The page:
I started my reading in 2022 with Allen Eskens’ The Life We Bury, so I pulled this book from my secret stash under the stairs. I have a collection I keep hidden from Rooster so he won’t get mad about me buying another book. He makes the preposterous claim that I am damaging the house’s foundation because I keep adding books to my stash. (Okay, I’ll admit it, I am a book hoarder.) I tell him to get over himself, which generally ends the disagreement. Anyway, I found The Life We Bury an enjoyable read, meaning I hit on a winner with the first book I read this year.
Quick summary of Allen Eskens’ The Life we Bury
Joe Talbert has a writing assignment for his English class. He needs to interview an older person and give a brief biography of their life. Joe has a problem. His grandfather is the person he would have chosen to interview, but he died when Joe was young. He doesn’t want to contact his bipolar, alcoholic mother, so he rules her out of the equation. Joe heads to a nursing home to find a subject for his project. The only person they have without Alzheimer’s or dementia is Carl Iverson. The prison paroled Carl because he was dying from cancer.
Joe wanted his project to be about a war hero, but he got a pedophile murderer instead. A family emergency takes Joe away from the project for a while. His mother is arrested for drunk driving, and Joe brings his autistic brother to Minneapolis to stay with him. His neighbor, Lila Nash, enters the picture when she rescues Jeremy from a battle with the television’s remote control. She mentions Joe can get Carl’s trial transcripts if he can persuade him to sign some papers granting permission.
Joe and Lila break the code in the victim’s diary, proving that Carl might be innocent of the crime. The project takes on a life of its own as they attempt to clear Carl’s name before he dies. The big question is whether Carl wants to be forgiven or has another secret buried in his past that makes it hard for him to be pardoned. Danger lurks as Joe and Lila unravel the mystery behind Carl’s conviction.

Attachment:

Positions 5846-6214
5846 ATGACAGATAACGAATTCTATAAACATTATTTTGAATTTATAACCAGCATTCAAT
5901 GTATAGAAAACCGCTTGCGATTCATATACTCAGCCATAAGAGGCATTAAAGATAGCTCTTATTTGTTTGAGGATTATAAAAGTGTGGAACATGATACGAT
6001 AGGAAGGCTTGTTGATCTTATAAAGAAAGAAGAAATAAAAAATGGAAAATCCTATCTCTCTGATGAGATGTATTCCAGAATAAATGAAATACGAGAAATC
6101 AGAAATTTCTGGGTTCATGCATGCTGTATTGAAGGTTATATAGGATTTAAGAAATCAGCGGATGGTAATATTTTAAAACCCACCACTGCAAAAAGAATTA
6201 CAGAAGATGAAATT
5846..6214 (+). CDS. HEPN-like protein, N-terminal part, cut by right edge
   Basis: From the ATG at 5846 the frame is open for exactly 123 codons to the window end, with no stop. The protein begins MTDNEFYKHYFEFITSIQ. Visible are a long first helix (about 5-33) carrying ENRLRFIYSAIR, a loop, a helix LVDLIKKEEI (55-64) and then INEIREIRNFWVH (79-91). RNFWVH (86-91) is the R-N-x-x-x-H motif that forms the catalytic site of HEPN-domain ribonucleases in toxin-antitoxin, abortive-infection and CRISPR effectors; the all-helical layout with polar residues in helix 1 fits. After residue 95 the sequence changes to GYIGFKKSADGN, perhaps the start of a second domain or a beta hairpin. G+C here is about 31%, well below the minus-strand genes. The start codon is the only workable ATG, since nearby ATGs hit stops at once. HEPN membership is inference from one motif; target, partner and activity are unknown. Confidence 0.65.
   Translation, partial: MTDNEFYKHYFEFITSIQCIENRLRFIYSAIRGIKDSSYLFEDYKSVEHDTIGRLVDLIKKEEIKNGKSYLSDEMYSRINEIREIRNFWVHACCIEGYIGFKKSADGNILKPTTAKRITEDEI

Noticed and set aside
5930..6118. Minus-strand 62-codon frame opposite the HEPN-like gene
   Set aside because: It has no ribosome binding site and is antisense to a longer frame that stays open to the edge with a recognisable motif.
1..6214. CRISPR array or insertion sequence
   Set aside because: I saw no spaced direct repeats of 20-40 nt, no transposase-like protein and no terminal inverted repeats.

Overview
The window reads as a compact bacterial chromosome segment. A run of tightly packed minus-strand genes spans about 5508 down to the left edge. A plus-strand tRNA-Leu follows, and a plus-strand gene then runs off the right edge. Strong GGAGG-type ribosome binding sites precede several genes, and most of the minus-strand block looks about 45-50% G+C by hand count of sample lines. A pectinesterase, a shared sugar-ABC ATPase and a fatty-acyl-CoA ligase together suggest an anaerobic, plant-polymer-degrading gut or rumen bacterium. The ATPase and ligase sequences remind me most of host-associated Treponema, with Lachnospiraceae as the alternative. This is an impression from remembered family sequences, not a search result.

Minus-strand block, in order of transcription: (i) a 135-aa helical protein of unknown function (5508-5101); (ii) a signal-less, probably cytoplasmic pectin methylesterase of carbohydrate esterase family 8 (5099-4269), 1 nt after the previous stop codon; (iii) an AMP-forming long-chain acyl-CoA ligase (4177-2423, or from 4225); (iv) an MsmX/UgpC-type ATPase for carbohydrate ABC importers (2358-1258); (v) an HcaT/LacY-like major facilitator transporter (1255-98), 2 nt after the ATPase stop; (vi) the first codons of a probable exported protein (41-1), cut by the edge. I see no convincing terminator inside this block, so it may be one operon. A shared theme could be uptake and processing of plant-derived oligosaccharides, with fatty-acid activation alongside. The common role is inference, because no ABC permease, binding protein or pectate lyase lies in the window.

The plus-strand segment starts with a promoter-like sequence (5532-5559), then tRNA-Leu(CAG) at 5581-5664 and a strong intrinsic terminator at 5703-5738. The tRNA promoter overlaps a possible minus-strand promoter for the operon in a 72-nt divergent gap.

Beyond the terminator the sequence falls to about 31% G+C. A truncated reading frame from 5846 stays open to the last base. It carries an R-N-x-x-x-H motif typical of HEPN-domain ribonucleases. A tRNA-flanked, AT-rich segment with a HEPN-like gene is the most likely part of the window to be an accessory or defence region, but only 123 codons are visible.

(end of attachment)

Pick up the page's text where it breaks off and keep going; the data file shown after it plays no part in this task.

My evaluation of Allen Eskens’ The Life we Bury
I enjoyed reading this book. I found the characters appealing, even Carl Iverson. They all had complicated backstories. Each of them had a secret buried in their past, even Joe. He felt responsible for the death of his grandfather. The first-person narrative, telling the story from Joe’s point of view, lent a lot to the book. He didn’t hold back on admitting his fears and his flaws.
The setting of Minnesota in the winter created the perfect amount of drama. Eskens did a great job creating the environment. He must have spent a great deal of time in the Midwest. I found the scene where Joe finds himself in the trunk of his car after being hit on the head with a whiskey bottle very realistic. The inclusion of an approaching blizzard adds to the suspense. The nursing home setting of Hillview Mannor also rings true.
My only criticism of Allen Eskens’ The Life we Bury
The only criticism I have of the book centers around the typical college student. I question why Joe would become so deeply involved with Carl Iverson since he had many other responsibilities on his plate. My experience with college students at an undergrad level is they do enough to skate past final exams. They aren’t much interested in older people, even if It is for an assignment. I know a little about college kids because I worked at a small university for seventeen years. I found the part of the story centered on how Joe devoted so much energy to the project hard to swallow. Other than that, I loved the book. There is also an exciting twist at the end.
Who is Molly Shea?
Molly Shea is an accomplished fictional short story writer from Indiana who writes short stories and novels about a fictional town called Tecumseh. To read more of her short stories and adventures, click here.